In the last month or so two articles have caught my attention. The first was not, strictly speaking, in the Lancet at all; but the author was the editor of The Lancet, Richard Horton. Writing in the Guardian, Horton discusses the government’s response to the Johns Hopkins study on Iraq civilian mortality; this study was published in the Lancet last October and created headlines with its estimate that 650,000 Iraqi civilians had died since the American and British led invasion in March 2003.
At the time the government rubbished the report. Horton writes:
…the prime minister's official spokesman said that the Lancet's study "was not one we believe to be anywhere near accurate". The foreign secretary, Margaret Beckett, said that the Lancet figures were "extrapolated" and a "leap". President Bush said: "I don't consider it a credible report".
It now emerges that the government - and President Bush - were, as usual, lying through their teeth. For this is the advice that experts were giving the government at the time:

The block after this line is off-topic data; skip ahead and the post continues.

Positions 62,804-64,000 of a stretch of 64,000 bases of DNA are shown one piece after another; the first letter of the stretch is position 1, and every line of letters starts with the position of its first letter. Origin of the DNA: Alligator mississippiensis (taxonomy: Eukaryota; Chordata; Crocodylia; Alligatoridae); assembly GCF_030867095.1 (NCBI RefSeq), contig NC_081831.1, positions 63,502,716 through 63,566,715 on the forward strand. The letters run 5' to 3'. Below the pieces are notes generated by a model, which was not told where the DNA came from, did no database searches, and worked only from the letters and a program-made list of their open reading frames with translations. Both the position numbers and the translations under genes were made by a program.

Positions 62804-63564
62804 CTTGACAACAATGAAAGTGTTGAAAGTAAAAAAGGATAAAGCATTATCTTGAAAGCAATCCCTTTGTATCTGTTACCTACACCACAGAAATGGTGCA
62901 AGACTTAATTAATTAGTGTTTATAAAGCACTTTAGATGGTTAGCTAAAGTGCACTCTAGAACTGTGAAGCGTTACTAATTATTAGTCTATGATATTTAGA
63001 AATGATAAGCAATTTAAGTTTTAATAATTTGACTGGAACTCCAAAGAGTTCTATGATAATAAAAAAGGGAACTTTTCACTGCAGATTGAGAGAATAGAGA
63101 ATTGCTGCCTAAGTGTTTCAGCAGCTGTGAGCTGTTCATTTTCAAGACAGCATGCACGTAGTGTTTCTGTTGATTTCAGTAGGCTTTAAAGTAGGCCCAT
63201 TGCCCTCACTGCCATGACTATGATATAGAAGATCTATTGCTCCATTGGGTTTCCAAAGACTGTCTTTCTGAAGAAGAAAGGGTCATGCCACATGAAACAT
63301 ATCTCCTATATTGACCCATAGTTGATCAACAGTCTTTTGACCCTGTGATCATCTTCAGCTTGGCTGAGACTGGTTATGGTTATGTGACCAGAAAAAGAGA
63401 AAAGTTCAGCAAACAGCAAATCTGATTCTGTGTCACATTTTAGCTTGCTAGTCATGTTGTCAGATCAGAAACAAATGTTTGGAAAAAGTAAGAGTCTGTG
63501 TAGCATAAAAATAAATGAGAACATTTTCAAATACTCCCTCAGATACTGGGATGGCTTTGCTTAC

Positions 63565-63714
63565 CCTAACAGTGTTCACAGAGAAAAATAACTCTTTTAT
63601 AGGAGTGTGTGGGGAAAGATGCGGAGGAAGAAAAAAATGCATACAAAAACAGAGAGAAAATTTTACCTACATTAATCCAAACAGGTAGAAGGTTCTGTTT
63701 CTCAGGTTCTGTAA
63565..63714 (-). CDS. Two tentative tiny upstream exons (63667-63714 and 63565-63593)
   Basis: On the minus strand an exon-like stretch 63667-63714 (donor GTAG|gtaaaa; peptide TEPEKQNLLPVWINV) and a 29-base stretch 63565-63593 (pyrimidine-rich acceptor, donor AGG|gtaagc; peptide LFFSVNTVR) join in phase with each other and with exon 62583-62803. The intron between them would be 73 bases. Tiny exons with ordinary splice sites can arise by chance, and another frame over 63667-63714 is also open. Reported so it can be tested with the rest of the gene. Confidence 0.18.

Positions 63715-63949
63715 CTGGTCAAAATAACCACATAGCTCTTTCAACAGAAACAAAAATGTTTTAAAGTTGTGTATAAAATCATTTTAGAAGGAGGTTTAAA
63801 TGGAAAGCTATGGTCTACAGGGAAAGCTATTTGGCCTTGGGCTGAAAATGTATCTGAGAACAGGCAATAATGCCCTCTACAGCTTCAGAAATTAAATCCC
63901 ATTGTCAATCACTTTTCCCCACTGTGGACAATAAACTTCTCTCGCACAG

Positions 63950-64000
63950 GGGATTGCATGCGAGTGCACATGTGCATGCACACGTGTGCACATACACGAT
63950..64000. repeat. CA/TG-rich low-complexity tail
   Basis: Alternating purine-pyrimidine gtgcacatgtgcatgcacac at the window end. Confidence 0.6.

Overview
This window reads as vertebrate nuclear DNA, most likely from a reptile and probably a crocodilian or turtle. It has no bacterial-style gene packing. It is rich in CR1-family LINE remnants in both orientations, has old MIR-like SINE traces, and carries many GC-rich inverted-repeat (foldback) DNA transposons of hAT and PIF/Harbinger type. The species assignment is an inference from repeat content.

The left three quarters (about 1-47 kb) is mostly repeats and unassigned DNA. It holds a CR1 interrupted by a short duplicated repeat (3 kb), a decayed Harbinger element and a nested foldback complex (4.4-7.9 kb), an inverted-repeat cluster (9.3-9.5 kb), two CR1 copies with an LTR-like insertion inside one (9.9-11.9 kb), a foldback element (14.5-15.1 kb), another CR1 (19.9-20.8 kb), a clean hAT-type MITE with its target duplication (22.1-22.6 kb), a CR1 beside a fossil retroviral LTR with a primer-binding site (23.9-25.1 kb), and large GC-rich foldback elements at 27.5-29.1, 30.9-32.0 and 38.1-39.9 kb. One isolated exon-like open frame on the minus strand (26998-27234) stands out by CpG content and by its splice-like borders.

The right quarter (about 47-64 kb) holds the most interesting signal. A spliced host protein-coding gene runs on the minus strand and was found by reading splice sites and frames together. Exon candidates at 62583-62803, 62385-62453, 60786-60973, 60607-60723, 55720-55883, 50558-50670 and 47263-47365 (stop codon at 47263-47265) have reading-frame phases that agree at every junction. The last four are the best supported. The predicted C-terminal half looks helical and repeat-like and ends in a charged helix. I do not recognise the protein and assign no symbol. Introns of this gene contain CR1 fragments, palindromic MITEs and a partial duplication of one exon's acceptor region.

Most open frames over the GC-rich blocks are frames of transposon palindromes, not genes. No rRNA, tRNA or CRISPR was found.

The Ministry of Defence's chief scientific adviser said the research was "robust", close to "best practice", and "balanced". He recommended "caution in publicly criticising the study"… The prime minister's adviser finally gave in. He wrote: "The survey methodology used here cannot be rubbished, it is a tried and tested way of measuring mortality in conflict zones".
I do not know why I continue to be astonished at government duplicity but, well, I just do. I must keep reminding myself that governments have far less loyalty to the truth than the average citizen – why should a government bother to try and just massage the truth when a servile media will allow it to ignore the truth altogethr?
The other Lancet article that caught my attention has already been highlighted in a recent IndyMedia article. Those interested should refer to that article however the key point is that the Lancet has called for the defeat of the current Australian government citing, inter alia, “Prime Minister John Howard’s indifference to the academic medical community and his profound intolerance to those less secure than himself and his administration”.
The Lancet editorial coincided with a recent report on the health of aboriginal Australians. The Sydney Morning Herald summed up the report this way:
The health of Aborigines lags almost 100 years behind other Australians and they are the sickest indigenous people of all the wealthy nations, a report by the World Health Organisation says.
A change of government may not help matters much in Australia, but it sure as hell wouldn’t make things worse.